Helping grown children or other family members afford retirement is a generous gift.
At a time when pensions have all but disappeared and most people are dependent on savings for a comfortable retirement, giving money to jumpstart or fatten a retirement nest egg is more than just good-hearted. It can spell the difference between surviving and thriving for many young and not-so-young struggling people.
Here are five cash gift ideas that can help your family members retire. You may also want to minimize their ability to divert the money for something else.
The Bankrate Daily
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Give a cash gift for an IRA
The most straightforward retirement cash gift is for an IRA — Roth or traditional. You can contribute as much as the person has earned in the year of the gift, up to $5,500 for an individual, or a total of $6,500 for someone 50 or older.
“It could be a 55-year-old — or a 25-year-old. Anytime a person has earned income, money can be set aside in an IRA for him, but it can only be to the extent that the owner of the IRA has earned income,” says certified financial planner Laurie Marshall, a financial adviser at LJPR Financial Advisors in Troy, Michigan.
IRS rules dictate that the adult child would have to open the IRA, but if you do this together, you can set yourself up to have full trading authority when the account is opened.
If someone who is 25 years old opens the account with $5,500 and the money sits untouched, earning 5 percent a year until age 65, it would be worth nearly $40,000. Or if you gave $5,500 annually to help fund the account, at age 65, it would grow to $664,400, assuming the same return. Either way, it’s a nice contribution to a better life.
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Consider a myRA
If you don’t have enough money to fully fund an IRA for someone else, consider a myRA. The myRa is the government’s version of the Roth IRA.
Your progeny can open one with as little as $5 a week in payroll deductions or even less. If not from a paycheck, the money would have to come from the account owner’s checking or savings account, but you could set up a transfer into your child’s account for this purpose.
If you commit to a $50-a-month contribution for your offspring, by the end of five years the account would be worth $3,192, according to the U.S. Treasury. Not a fortune, but a start. The myRA is invested in the Government Securities Fund, composed of government bonds, earning interest at 2.375 APR as of December 2016.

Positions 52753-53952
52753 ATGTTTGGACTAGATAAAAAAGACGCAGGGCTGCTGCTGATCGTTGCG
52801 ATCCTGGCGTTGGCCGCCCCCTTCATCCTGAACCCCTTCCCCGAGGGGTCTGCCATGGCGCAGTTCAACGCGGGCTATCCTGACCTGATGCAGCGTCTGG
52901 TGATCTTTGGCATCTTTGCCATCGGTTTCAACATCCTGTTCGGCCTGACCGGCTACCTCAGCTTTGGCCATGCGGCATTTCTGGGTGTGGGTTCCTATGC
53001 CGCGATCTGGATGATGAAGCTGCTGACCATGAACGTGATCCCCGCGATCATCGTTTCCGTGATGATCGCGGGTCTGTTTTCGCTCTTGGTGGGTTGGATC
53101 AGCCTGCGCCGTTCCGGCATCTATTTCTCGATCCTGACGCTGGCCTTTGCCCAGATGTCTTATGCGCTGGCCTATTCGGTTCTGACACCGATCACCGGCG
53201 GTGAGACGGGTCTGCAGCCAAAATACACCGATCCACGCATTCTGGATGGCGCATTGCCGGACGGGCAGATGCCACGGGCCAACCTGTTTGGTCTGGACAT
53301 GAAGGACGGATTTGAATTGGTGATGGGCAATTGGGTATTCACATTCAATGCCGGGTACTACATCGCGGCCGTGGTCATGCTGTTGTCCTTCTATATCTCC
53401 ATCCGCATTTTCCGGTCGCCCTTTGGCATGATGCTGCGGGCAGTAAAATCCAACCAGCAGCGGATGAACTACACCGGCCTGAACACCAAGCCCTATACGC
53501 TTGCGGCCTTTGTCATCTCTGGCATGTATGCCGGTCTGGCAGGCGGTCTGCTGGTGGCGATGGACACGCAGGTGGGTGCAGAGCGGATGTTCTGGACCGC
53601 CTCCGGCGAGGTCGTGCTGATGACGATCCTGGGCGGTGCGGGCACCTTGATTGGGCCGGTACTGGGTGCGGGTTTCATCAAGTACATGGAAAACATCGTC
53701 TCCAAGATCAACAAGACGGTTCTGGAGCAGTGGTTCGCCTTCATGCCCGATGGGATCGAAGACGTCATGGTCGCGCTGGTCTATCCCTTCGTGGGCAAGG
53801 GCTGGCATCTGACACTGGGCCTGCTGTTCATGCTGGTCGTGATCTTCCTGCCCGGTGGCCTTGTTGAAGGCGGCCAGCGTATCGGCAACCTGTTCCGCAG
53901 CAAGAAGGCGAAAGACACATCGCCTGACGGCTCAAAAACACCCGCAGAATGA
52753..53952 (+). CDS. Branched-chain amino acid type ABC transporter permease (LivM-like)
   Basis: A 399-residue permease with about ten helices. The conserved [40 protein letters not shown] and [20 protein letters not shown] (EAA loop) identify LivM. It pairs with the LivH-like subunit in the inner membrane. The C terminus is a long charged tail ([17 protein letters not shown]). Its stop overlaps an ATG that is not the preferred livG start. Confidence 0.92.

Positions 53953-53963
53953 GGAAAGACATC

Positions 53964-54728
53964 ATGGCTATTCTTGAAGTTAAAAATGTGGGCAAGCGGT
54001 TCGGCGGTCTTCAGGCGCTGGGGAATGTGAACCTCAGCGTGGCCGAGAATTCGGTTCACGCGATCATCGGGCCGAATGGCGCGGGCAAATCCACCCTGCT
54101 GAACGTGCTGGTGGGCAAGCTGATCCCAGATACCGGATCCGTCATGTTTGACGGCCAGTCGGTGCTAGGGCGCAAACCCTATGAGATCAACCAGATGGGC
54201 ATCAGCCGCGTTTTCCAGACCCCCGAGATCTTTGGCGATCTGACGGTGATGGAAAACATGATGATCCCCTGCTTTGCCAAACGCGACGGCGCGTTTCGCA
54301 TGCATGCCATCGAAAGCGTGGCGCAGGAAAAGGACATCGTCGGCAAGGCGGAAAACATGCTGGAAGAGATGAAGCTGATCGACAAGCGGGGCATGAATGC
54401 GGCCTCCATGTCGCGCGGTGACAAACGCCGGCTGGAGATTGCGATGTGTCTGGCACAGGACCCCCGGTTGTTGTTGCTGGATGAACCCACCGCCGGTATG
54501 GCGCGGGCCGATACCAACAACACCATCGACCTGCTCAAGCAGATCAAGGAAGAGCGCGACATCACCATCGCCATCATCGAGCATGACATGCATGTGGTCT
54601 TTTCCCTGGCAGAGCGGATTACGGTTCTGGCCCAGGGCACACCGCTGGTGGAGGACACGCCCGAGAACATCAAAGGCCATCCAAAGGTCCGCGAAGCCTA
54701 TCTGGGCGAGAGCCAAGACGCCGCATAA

Once the total reaches $15,000, your child would have to move it to a commercial investment account.
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You can buy an annuity, and then at the desired time, transfer ownership to the annuitant — your adult child who receives the funds. “By having a controlled payout — every month or every quarter – you can control indirectly how much the individual has to spend,” says Matthew Sadowsky, TD Ameritrade’s director of retirement and annuities.
If he or she is already at retirement age, you can buy a single premium immediate annuity and have the payments start right away. If the money is for a later date, then buy a single premium deferred income annuity, suggests Sadowsky.
“The older the person is when you start the payout, the more they’ll get. There is inflation to worry about, but this kind of annuity takes the market risk away. A small amount could go a long way over a long time,” he says.
A $50,000 single premium annuity for a 65-year-old man would pay about $273 a month for the rest of his life. A deferred income annuity purchased for $50,000 at age 30 with payments starting at 65 would yield $1,079 a month for the rest of his life.
Meanwhile, you own the annuity until it’s transferred. You can always direct the payments to someone else if your son hits the lottery.
Make it a holiday tradition to buy your offspring shares of stock. “Buy something they believe in,” says Andrew Murdoch, president of Somerset Wealth Strategies.
You can give them a cash gift to put into their traditional or Roth IRA and then encourage them to buy the stock — or you can transfer the stock directly from your own brokerage account to theirs.
Murdoch suggests buying stock one year, and then buying an index fund the following year “so they can see the benefit of investing in a broad market.”
The IRS allows you to give anyone you want $14,000 a year without having to worry about gift taxes. A couple can give twice that amount. Meanwhile, the recipient owes no income tax on the gift.
Murdoch thinks stocks can be both enriching and enlightening. He remembers clearly his own youthful experience investing $20,000 and watching gleefully as it grew to $100,000. Then, in college, he experimented with options trading and saw it melt away to a small sum. “I turned it into an IRA contribution,” he says ruefully.
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Consider life insurance
Consider life insurance
People who aren’t saving for retirement probably aren’t buying life insurance either, says Thomas O’Connell, president of International Financial Advisory Group in Parsippany, New Jersey. “If junior has kids, this is a way to make sure that the grandkids are taken care of if something happens.”
If you buy junior whole life, the cash value will grow as he gets closer to retirement and that could provide income, says O’Connell, or an economical way to borrow for such things as a car.
But plain old term life insurance is much cheaper and provides good financial protection against an untimely death, paying for the grandchildren’s college and other expenses.
Paying the premium annually is a thoughtful recurring gift.